Michael Feydy

Michael Feydy—the Sham Claude De Verre

At the beginning of the seventeenth century, a French gentleman, named Guy de Verré, lived with his wife and two sons at Saumur. Claude, the elder of these children, who had a peculiar scar on his brow (which had been left by a burn), at an early age expressed a strong desire to become a soldier, and his father accordingly procured an ensigncy for him in the regiment of Clanleu. In 1638 Claude de Verré left the paternal mansion to join his regiment; and from that date till 1651 nothing was heard of him. In the latter year, however, one of the officers of a regiment which had been ordered to Saumur presented himself at the chateau of Chauvigny, which was occupied by Madame de Verré, now a widow; and no sooner had he appeared than Jacques, the second son, observed his perfect resemblance to his missing brother. He communicated his suspicions to his mother, who was overwhelmed with delight, and without consulting more than her emotions, addressed the stranger as her son. At first the officer feebly protested that he did not enjoy that relationship, but, seeing the lady's anxiety, he at last admitted that he was Claude de Verré, and that he had hesitated to declare himself at first until he had assured himself that his reception would be cordial after his eighteen years of absence. He had no reason to doubt the maternal love and forgiveness. From the first moment of his discovery he was acknowledged as the heir, and the happy mother celebrated his return by great rejoicings, to which all her friends and relatives were invited. He was presented to the members of the family, and they recognised him readily; although they did not fail to notice certain distinctions of feature and manner between him and the Claude de Verré who had gone to join the regiment of Clanleu. Still, as he answered all the questions which were put to him promptly and correctly, and as he sustained the character of the lost son perfectly, it was easy to suppose that absence and increasing age had effected a slight change in him, and he was received everywhere with marked demonstrations of friendship. M. de Piedsélon, a brother of Madame de Verré, alone denounced him as an impostor; but his words were unheeded, and the new comer continued to possess the confidence of the other relatives, and of the widow and her second son, with whom he continued to reside for some time.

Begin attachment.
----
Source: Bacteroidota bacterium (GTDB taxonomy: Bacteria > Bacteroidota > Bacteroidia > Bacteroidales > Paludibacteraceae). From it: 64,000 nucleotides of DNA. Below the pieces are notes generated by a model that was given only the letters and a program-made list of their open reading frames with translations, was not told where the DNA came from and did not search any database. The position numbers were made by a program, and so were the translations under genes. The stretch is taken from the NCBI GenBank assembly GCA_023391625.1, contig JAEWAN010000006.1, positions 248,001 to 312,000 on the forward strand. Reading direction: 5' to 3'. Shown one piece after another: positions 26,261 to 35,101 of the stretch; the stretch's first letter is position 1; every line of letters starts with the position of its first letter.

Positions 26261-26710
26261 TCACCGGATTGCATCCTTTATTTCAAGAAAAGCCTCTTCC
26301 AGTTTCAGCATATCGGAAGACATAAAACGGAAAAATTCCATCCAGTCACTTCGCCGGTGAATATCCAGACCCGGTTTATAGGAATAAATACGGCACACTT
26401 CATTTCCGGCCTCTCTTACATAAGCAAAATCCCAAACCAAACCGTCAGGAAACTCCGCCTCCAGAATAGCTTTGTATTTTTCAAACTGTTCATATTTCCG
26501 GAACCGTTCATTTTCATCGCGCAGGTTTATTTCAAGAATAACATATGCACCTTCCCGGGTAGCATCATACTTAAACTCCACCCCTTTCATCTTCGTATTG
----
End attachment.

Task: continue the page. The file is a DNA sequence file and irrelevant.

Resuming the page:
At last the day came when he must rejoin his regiment, and his brother Jacques accompanied him into Normandy, where it was stationed, and where they made the acquaintance of an M. de Dauplé, a gentleman who had a very pretty daughter. Claude de Verré soon fell over head and ears in love with this girl, who reciprocated his passion and married him. Before the ceremony a marriage-contract was signed, and this document, by a very peculiar clause, stipulated that, in the event of a separation, the bridegroom should pay a reasonable sum to Madlle. de Dauplé. Jacques de Verré signed this contract as the brother of the bridegroom, and it was duly registered by a notary. After their marriage the happy couple lived together until the drum and trumpet gave the signal for their separation, and Claude de Verré marched to the wars with his regiment.